Cover; Title; Copyright; Dedication; Contents; Preface; More Than Meets the Ear: Music and Art One; I. Birds; II. Music and the Musical; III. Concerning ""Art""; IV. Music and Culture; V. The Aesthetic Dimension; VI. Culture, Communication, and Style; With and Without Words: Listening with Understanding Two; I. Unschooled Perception; II. Purism; III. The Intersection of Language and Thought; IV. Knowing-That and Knowing-How; V. Four Dimensions of Music; VI. History, Style, and Aesthetic Properties; VII. Music is Art, Revisited; Music and Emotion Three; I. Symptoms and Symbols. II. Expression and Expressive QualitiesIII. The Song Thrush; IV. Arousal Theory; V. Kaluli Grief, American Jazz, Hindustani Rasa; The Siren Voice of Transcendence Four; I. Ineffable Realities; II. The Beautiful Gives Way to the Sublime; III. Schopenhauer's Account of Music; IV. Isn't It Subjective?; V. Experiencing Sublimity; VI. Exemplification; References; Index.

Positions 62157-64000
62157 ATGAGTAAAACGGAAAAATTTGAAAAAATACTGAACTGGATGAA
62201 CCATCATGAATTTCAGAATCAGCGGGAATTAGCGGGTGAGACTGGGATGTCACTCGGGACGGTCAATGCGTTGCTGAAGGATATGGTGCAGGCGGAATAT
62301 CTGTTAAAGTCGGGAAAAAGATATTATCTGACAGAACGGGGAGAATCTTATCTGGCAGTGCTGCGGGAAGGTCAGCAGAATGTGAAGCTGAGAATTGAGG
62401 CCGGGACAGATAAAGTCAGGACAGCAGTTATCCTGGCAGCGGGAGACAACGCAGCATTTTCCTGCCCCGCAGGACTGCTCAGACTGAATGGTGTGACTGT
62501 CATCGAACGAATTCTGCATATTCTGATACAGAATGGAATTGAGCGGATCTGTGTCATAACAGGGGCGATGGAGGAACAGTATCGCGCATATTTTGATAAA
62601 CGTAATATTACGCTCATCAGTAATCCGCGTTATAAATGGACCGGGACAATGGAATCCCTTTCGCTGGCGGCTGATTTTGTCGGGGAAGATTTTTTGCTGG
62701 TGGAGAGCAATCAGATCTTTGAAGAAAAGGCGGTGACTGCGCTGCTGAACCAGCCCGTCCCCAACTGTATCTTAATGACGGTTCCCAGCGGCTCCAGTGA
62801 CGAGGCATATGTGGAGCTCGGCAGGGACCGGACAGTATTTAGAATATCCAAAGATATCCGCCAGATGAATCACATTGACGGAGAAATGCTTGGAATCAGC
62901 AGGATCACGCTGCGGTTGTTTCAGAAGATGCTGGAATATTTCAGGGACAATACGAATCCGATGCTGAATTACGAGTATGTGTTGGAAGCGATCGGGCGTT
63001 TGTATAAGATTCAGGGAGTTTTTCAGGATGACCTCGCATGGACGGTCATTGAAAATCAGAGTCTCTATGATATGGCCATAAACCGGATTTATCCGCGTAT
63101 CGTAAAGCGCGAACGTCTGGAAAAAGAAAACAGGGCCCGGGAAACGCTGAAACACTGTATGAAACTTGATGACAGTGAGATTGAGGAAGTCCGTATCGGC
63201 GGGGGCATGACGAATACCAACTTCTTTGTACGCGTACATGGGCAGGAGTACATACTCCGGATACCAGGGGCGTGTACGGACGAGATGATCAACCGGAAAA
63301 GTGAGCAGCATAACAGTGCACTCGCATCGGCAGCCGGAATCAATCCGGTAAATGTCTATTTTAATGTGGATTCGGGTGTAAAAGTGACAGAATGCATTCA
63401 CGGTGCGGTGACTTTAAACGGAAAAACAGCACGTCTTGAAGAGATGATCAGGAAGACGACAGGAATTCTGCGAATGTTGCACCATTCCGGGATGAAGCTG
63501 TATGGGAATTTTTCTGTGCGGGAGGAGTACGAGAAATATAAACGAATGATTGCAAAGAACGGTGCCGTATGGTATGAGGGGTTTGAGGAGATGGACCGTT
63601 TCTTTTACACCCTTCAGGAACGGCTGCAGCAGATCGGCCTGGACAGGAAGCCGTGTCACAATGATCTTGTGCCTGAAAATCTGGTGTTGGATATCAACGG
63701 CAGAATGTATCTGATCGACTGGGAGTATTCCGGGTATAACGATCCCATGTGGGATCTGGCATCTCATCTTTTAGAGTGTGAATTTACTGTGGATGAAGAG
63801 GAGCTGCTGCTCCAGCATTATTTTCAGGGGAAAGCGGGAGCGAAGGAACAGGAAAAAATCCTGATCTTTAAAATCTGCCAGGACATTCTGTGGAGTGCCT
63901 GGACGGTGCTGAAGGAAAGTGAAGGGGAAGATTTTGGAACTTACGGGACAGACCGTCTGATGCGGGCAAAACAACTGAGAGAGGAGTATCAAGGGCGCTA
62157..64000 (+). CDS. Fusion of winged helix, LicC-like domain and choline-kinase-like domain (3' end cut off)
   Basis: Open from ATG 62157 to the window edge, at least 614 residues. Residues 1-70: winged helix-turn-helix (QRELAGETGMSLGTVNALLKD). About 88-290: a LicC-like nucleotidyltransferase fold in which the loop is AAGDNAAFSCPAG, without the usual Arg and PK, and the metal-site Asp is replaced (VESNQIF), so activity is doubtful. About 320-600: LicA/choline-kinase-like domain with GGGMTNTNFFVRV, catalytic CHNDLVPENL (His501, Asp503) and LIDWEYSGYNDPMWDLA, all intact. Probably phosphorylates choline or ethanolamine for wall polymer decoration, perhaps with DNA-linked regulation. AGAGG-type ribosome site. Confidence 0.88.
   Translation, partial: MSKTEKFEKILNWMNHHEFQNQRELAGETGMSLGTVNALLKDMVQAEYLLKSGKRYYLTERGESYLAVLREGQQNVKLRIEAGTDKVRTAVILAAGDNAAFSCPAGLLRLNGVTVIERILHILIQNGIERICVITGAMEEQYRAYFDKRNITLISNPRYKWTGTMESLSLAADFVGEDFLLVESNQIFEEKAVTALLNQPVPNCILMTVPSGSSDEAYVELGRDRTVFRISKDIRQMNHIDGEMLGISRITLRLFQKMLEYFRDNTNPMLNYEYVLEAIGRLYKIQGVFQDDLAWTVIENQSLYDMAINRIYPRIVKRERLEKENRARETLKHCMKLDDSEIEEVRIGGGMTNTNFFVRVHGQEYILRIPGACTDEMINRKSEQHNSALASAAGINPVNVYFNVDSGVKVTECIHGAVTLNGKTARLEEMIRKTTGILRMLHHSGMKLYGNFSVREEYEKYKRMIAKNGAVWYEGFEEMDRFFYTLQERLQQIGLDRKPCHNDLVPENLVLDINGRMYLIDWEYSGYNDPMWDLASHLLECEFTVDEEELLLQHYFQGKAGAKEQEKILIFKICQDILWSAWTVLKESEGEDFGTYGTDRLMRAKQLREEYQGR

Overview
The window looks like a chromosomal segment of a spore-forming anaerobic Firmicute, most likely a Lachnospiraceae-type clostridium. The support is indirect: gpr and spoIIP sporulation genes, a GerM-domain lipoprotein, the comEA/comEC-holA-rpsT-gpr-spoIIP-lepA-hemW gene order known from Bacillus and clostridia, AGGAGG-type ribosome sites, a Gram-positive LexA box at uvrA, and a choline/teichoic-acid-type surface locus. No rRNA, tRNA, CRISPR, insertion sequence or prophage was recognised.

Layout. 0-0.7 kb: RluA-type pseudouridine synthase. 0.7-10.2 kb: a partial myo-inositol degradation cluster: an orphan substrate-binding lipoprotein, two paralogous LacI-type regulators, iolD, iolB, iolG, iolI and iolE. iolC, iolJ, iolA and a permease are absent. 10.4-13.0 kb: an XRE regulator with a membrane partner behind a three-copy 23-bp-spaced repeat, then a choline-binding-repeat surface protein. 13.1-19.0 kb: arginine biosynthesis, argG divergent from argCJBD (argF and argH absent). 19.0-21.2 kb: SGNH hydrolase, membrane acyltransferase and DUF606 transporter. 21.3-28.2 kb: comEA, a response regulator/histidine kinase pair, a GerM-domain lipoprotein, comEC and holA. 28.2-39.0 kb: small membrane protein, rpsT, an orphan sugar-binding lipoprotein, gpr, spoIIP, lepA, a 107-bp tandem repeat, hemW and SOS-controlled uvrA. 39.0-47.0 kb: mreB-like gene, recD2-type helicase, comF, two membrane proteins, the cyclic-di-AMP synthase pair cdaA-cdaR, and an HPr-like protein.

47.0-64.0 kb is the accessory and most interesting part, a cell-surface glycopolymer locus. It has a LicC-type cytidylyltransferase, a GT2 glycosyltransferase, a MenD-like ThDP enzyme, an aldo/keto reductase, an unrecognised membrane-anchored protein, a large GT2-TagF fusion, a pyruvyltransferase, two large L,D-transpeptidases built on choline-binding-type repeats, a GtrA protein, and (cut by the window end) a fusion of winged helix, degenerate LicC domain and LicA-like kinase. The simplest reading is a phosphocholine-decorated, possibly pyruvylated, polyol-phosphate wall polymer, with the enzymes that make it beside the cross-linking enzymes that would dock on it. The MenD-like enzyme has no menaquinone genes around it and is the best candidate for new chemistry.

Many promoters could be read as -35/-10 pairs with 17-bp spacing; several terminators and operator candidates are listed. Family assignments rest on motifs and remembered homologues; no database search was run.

Opinionated and example-filled, this extremely concise and accessible book provides a survey of some fundamental and longstanding debates about the nature of music. The central arguments and ideas of historical and contemporary philosophers are presented with the goal of making them as accessible as possible to general readers who have no background in philosophy. The emphasis is on instrumental music, but examples are drawn from many cultures as well as from Western classical, jazz, folk, and popular music.